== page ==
Referring to FIG. 2, as the battery 30 is slid into the track portions 49 of the battery receiving portion 48, the ramp surface 36 engages the chamfered end 55 on the blocking member 57 and cams the blocking member 57 toward the release position, thereby enabling the flanges of the track portions 49 to be slid into the corresponding, cooperable grooves 35 of the battery housing 31. Once the battery 30 is fully mounted on the battery receiving portion 48, the chamfered end 55 of the blocking member 57 is biased into engagement with the slot 34 of the battery housing 31 as described above. The side of the blocking member 57 opposite chamfered end 55 is not chamfered to resist inadvertent release of the battery 30.

As a portion of the electrical circuit means mentioned above, the drive assembly 10 also includes a convenient rotary switch means, operated by ribbed member 72 on the proximal end 1 of the drive housing 4 opposite drive member 18, for causing the motor 12 to rotate the drive member 18 either in forward or reverse (clockwise or counterclockwise) directions, or to prevent any rotation by the motor 12 even when the trigger 40 is moved to its inner position. Indicia 73 indicate when the device is in the forward, reverse or stop modes.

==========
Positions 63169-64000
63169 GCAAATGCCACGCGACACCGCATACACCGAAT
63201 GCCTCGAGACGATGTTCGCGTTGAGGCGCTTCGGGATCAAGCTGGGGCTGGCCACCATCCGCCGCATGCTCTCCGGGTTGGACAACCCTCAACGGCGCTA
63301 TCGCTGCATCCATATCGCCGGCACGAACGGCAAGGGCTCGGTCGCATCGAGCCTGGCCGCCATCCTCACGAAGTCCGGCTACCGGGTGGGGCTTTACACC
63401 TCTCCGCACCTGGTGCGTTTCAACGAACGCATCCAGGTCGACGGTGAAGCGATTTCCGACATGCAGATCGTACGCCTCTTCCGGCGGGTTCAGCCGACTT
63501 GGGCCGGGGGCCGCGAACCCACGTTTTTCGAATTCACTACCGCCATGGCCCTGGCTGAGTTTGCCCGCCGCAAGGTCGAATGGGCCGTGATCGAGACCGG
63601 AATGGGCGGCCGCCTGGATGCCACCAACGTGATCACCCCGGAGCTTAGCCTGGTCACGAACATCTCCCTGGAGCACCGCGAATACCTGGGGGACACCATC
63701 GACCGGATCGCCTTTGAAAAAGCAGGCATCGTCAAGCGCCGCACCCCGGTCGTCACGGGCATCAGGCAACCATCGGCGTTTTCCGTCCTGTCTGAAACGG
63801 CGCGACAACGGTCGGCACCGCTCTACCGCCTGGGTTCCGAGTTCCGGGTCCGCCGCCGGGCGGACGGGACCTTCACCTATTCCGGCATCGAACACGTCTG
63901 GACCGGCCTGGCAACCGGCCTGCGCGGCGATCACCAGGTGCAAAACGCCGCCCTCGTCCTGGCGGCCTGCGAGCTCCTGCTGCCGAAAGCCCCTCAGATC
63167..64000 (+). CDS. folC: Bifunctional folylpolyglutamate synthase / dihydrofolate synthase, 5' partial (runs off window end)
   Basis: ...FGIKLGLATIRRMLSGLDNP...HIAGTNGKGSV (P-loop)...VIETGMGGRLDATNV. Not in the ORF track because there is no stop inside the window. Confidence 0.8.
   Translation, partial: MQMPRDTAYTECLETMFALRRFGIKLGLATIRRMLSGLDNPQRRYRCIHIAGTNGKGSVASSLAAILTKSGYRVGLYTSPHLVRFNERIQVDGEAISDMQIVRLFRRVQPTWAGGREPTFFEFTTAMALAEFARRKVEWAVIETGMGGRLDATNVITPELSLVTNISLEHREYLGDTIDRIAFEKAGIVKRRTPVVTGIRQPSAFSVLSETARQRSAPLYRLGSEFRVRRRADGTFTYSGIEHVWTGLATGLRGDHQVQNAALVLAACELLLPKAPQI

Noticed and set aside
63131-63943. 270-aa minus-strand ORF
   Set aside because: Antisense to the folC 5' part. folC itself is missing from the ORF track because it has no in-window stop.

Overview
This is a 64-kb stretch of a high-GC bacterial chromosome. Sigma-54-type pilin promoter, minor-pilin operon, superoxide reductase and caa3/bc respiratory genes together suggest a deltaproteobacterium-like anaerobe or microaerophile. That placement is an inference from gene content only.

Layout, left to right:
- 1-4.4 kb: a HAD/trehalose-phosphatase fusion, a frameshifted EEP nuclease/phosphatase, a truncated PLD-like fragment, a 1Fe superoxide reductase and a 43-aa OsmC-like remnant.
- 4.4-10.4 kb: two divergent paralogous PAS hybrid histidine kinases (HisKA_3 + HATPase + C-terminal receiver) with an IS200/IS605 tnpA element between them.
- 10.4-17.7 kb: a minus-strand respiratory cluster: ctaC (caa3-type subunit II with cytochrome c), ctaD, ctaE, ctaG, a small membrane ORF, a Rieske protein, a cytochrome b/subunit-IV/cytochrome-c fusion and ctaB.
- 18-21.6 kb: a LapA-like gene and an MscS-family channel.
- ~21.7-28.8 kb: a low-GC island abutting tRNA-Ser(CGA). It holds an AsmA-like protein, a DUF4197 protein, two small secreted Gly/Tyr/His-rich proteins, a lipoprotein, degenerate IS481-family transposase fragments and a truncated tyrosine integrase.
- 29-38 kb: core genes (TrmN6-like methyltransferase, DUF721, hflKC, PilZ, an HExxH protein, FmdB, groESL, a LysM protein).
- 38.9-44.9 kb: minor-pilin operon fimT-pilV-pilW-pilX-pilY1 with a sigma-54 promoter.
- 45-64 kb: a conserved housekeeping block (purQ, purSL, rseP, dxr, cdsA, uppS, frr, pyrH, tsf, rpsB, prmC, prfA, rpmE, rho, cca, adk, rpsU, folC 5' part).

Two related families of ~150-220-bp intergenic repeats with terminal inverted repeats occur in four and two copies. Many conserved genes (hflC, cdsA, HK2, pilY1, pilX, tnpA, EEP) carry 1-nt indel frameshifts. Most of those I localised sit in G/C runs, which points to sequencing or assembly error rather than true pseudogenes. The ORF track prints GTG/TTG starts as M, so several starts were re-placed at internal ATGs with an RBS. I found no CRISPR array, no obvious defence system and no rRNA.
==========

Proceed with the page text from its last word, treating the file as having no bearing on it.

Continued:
FIG. 21 is a schematic illustration of the switch means. The motor control switch with forward, off and reverse positions is preferably mounted behind the motor. The motor control switch includes a rotatable knob 72 with an attached magnet 62 and a detent mechanism 63 with three positions that correspond to the forward, off and reverse positions. When the knob is rotated fully clockwise, the magnet 62 by its magnetic field, activates one of two hall sensors 61 to run the motor counter-clockwise when facing the output shaft. When the knob is rotated fully counter-clockwise, it will reverse the motor. A center, neutral (off) position is also included.

The present invention has now been described with reference to several embodiments thereof. It will be apparent to those skilled in the art that many changes or additions can be made in the embodiments described without departing from the scope of the present invention. Thus, the scope of the present invention should not be limited to the structures described in this application, but only by structures described by the language of the claims and the equivalents of those structures.